40 years of sorrow

Today is the 40th anniversary of Roe v. Wade, the 1973 Supreme Court decision legalizing abortion in all 50 states. For the first time in 16 years, I will not be in DC during the annual March for Life, which will be this Friday on the Mall. It would have been today except for yesterday’s inauguration and MLK holiday, which threw things off a bit. One huge change is that Nellie Gray, its long-time organizer, will not be around, as she died last year. (BTW, I am including in this post an absolutely brilliant new video on the issue featuring Obama’s words).

I only went to the March three times during my years in Washington, mainly because as a working journalist, I was not supposed to be in any kind of demonstration that had to do with the events or causes that I covered. That was one of the first things I was told at the Washington Times when I went to work there in 1995. And so I stayed away, even though I knew that reporters at other publications took the liberty to attend rallies for their liberal causes and they were never punished for it. Linda Greenhouse’s little incident was only the tip of the iceberg.  Whereas if conservative journalists said one peep about being against abortion, they were out of a job. Not only did this happen to me in 1990, but others were fired as well.The situation got so bad, Charisma magazine did a whole article on it . A newspaper publisher in New Mexico saw that article in 1994 and offered me a job, which is how I became city editor of The Daily Times in Farmington. He has since died, but I will never forget his kindness is helping me get back into journalism, as no one else would hire me because of what had happened at the Houston Chronicle.

Beth Byrd, one of my students, interviews Ross Douthat (far left) when he was at Union a few months ago.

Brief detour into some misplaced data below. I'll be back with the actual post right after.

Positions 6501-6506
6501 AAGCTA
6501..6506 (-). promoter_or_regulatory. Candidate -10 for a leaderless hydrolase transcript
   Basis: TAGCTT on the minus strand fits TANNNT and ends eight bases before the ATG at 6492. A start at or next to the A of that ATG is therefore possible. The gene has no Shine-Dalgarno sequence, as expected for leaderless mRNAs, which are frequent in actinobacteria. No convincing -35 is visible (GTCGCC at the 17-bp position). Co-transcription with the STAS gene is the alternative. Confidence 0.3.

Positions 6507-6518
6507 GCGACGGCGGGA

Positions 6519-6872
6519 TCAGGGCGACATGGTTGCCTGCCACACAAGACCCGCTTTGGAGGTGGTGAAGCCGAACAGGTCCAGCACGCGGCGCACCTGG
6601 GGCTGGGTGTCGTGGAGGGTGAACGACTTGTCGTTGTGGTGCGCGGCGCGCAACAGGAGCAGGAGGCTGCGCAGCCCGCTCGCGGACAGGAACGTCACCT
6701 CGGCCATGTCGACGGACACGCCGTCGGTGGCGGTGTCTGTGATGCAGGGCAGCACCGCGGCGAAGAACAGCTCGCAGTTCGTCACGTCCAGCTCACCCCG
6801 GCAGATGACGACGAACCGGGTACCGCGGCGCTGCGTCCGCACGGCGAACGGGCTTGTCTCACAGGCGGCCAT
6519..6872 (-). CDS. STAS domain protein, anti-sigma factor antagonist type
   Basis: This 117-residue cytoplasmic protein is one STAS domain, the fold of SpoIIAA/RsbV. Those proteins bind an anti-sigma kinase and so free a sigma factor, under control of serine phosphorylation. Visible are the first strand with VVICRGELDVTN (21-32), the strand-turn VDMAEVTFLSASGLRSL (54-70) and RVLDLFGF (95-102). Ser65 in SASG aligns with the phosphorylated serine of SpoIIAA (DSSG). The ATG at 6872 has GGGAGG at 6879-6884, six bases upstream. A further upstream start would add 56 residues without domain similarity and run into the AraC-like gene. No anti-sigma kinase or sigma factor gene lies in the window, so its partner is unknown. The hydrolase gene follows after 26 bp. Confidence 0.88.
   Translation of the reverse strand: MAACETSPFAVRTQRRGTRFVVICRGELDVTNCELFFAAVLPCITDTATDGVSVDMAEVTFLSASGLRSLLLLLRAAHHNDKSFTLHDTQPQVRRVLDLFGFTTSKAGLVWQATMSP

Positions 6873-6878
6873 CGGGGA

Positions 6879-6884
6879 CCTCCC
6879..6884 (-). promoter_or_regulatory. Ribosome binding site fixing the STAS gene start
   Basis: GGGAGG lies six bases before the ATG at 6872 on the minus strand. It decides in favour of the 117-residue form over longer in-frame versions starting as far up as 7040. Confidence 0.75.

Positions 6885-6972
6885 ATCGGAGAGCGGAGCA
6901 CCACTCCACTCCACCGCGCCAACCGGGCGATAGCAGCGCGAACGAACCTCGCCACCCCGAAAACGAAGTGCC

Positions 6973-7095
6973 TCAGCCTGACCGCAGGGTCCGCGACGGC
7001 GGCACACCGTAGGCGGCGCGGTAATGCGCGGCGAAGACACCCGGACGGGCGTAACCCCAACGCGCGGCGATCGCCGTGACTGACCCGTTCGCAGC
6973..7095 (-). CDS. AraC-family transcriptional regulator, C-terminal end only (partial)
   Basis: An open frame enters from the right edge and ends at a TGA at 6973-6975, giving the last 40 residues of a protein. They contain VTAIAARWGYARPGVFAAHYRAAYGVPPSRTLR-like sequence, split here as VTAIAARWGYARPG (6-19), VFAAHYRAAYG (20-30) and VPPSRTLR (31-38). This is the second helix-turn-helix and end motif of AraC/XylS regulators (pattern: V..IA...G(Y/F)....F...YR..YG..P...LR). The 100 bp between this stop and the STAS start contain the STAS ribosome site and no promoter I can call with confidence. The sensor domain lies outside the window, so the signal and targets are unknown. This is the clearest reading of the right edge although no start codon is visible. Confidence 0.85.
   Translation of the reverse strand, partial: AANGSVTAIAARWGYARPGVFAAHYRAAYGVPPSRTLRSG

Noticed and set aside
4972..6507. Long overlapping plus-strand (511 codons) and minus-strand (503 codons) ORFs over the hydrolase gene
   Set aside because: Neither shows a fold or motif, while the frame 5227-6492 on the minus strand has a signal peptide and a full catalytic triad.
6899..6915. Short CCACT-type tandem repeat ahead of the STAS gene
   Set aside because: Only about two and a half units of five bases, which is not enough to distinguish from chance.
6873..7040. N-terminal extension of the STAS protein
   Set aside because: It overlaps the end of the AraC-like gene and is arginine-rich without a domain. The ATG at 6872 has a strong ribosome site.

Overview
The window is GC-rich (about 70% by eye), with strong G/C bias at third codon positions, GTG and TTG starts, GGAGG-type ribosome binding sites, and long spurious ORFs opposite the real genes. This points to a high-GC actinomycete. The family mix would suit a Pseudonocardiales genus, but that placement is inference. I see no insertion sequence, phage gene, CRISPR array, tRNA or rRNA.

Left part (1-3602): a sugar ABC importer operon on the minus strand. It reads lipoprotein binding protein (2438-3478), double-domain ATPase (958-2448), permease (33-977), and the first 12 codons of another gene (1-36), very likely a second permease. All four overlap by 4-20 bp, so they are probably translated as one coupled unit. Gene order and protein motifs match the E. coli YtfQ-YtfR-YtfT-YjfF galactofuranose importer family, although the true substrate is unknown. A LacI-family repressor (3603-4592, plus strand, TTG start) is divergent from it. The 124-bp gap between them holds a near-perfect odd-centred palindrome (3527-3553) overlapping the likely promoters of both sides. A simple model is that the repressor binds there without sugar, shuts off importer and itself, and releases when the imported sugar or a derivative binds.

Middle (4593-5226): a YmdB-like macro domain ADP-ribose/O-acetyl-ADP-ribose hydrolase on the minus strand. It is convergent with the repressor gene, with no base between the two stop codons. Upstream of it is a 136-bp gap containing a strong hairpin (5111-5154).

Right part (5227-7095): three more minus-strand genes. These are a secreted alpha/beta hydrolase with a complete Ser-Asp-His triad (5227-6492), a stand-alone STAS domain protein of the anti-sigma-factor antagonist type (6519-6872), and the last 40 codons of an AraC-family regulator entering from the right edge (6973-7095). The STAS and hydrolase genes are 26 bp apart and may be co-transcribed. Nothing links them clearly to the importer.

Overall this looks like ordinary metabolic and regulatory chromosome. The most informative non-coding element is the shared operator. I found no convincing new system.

Beth Byrd, one of my students, interviews Ross Douthat (far left) when he was at Union a few months ago.

So, when I went to the March, it was to cover it. The last time I was there was in 2011 when I was tracking Metropolitan Jonah for the Washington Post. The organizers for the March for Life rally despised the media and made it hell for me to get into the celebrity/speaker area to interview folks. Both times, I managed to weasel in but I began to understand why so many reporters disliked the pro-lifers if that’s how they were typically treated. Anyway, I was mulling over this whole issue yesterday as I watched the inauguration and listened to Obama’s soaring words about everyone working together. Fat chance. When Ross Douthat, a New York Times columnist, showed up at Union University a few months ago, he said that Obama has swung to the left instead of the center as Clinton did during his second term. Obama hasn’t even tried to go centrist. I think that folks on the right would be glad to compromise on issues like gun control and the environment, as many conservatives want limits on guns, fracking and so on. But when the left won’t budge one bit on abortion, the right wonders why they should always be the ones to give in on an issue they care deeply about. And so they go far to the right on the economy, guns, etc., figuring that they’ve given more than an inch and have not gotten a thing in return. That is how the left operates, I’ve noticed in my 16 years in Washington. Obama has never stood for any limits whatsoever on abortion and he never uttered a word yesterday about the rights of the unborn child. The Clintons were the same way. They wouldn’t even to agree to outlaw partial-birth abortion, which is as barbaric as it gets.

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One Response to 40 years of sorrow

  1. John Morgan says:

    Excellent Julia. It’s also interesting that Obama surrounds himself with children when politically advantageous, like he did when he signed the executive orders dealing with gun control.

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